Expected learning outcomes

On completion of utilizing the case study as an exercise, students should be able to develop the following. Case-specific skills: Critically examine the importance of the international business and strategy in the Middle East and demonstrate this by analyzing real-regional/-examples using complex theoretical frameworks; identify examples of best practice and explain the dynamics toward international business and strategy with reference to a range of theoretical models and apply these in a meaningful way to the MENA region. Discipline-specific skills: Synthesize and critically evaluate a corpus of academic literature and government reports on international business and strategy; link international business and strategy concepts and theories to real-regional/world examples. Personal and key skills: Reflect on the process of learning and undertake independent/self-directed learning (including time management) to achieve consistent, proficient and sustained attainment; work as a participant or leader of a group and contribute effectively to the achievement of objectives in the field of international business and strategy.

Supplementary materials

Teaching notes are available for educators only. Please contact your library to gain login details or email support@emeraldinsight.com to request teaching notes.

Details

Emerald Emerging Markets Case Studies, vol. 5 no. 3
Type: Case Study
ISSN: 2045-0621

Keywords

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Case study
Publication date: 1 October 2011

Ian Michael, Meerah Ketait, Sarah Al Qassimi and Azza Al Nuaimi

Marketing, brand management, promotion management and corporate social responsibility.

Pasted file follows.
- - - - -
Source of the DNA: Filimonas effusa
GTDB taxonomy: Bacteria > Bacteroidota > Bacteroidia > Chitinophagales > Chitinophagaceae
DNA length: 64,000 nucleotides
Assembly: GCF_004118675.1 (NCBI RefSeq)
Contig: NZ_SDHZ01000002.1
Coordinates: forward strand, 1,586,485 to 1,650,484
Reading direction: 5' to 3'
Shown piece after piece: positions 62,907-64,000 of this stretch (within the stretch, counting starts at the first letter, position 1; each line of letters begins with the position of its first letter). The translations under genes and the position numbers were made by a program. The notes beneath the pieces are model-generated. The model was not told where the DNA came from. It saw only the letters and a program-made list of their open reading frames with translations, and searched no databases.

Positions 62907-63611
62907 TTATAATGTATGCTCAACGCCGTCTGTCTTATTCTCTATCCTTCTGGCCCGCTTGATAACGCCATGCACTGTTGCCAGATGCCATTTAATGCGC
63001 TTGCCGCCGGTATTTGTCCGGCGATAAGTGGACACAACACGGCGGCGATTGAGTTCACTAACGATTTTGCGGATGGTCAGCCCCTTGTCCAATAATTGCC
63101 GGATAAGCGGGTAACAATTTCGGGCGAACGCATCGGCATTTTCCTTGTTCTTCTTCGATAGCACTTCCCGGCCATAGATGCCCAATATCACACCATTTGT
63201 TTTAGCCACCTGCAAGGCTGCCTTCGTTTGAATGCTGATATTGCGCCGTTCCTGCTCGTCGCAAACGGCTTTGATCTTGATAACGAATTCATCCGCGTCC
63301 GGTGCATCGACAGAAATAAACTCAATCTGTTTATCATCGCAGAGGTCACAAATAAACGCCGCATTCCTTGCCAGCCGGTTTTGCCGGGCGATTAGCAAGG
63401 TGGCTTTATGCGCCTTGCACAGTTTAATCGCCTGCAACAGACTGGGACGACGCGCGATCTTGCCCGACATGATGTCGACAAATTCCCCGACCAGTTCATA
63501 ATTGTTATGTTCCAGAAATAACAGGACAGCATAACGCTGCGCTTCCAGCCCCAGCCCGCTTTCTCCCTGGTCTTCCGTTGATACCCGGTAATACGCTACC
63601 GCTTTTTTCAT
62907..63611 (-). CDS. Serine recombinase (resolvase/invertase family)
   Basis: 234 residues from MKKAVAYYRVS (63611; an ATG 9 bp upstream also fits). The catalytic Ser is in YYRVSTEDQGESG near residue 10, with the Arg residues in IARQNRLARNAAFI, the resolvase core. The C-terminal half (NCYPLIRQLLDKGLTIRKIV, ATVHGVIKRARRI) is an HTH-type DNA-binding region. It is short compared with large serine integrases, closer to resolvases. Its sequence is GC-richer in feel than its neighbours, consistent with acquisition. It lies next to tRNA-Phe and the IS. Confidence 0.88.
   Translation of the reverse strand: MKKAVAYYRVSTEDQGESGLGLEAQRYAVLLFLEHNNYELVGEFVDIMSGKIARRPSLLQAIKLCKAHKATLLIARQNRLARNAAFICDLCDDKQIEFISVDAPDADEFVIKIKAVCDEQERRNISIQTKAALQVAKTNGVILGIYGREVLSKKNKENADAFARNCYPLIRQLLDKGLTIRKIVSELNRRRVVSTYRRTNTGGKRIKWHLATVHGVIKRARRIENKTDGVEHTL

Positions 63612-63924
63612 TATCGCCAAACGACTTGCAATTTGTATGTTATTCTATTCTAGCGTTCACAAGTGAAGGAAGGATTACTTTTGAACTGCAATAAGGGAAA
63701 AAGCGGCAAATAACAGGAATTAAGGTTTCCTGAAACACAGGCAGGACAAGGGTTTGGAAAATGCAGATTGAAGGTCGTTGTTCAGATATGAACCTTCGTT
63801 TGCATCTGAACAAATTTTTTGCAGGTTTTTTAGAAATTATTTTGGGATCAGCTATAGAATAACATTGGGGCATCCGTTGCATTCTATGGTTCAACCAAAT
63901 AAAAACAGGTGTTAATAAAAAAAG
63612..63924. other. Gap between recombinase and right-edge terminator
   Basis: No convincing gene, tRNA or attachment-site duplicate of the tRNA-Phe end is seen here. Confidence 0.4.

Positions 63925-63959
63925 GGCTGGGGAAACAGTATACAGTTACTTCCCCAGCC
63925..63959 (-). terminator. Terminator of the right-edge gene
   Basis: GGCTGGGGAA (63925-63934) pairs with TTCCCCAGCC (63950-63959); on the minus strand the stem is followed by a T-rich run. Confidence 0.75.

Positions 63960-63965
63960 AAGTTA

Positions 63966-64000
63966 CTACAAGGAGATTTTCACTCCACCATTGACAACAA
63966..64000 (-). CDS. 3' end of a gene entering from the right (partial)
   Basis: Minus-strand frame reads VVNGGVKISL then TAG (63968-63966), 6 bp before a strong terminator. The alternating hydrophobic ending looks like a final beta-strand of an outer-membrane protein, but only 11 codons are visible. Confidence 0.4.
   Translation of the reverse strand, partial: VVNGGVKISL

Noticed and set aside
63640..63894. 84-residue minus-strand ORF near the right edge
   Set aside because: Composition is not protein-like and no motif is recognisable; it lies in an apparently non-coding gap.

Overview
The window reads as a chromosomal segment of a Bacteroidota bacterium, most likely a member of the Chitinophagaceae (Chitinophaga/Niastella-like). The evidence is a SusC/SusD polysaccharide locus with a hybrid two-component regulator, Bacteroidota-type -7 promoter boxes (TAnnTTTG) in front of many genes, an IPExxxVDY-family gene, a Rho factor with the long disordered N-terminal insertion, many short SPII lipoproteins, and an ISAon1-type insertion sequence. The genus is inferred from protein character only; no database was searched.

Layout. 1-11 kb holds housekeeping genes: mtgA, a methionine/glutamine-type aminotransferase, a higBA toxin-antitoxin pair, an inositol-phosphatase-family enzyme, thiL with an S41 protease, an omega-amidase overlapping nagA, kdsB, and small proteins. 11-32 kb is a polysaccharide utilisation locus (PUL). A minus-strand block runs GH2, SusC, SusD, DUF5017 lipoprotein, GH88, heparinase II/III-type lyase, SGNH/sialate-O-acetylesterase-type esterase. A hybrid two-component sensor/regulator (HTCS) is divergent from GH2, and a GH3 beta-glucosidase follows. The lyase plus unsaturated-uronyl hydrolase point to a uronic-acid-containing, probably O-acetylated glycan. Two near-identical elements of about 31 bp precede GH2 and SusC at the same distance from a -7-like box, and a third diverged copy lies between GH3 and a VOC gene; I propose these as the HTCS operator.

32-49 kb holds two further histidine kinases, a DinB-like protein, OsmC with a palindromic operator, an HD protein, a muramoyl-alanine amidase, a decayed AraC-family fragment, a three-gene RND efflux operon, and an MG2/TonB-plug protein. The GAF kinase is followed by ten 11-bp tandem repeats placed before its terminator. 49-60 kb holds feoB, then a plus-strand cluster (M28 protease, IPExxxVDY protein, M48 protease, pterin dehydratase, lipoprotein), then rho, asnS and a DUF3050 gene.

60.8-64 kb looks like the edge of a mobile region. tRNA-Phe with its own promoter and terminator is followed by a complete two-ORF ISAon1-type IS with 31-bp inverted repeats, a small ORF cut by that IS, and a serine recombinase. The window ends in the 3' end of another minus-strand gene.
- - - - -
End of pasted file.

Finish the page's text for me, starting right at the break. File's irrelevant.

Abstract

Subject area

Marketing, brand management, promotion management and corporate social responsibility.

Study level/applicability

Undergraduate and postgraduate.

Case overview

How does the “country-of-origin” issue affect brands, and what do brands need to do? The case of unique and small corporate social responsibility (CSR) programs and their impact on creating brand awareness.

Aamer Khan, Managing Director Hafet Electrical LLC, the sole distributor for of Haier in United Arab Emirates (UAE) was reviewing their half yearly results. Among the more unconventional strategies they had adopted was one where they used community engagement to get an insight into the local market and develop brand awareness as a caring top quality brand. The CEO of Haier, Zhang Ruimin stressed that “quality is and will remain the essence of business sustainable, whether in the past, present or future”. Aamer was evaluating the effectiveness of the strategy and considering its impact. Should he use a similar strategy next year?

This case deals with the “country-of-origin” issue, an important aspect in branding a key strategy of marketing. The Haier brand and its country-of-origin were investigated among the Emirati (UAE nationals) consumers. This was done as part of a capstone research project by Meerah, Sara and Azza at Zayed University, Dubai. Further, the group created a unique CSR program for the Haier, whereby they invited people to join them in a Walkathon to raise money for a charitable cause. Haier donated various products like refrigerators, air coolers and air conditioners towards this charity. By creating this event, the group raised awareness of the Haier brand among the local population.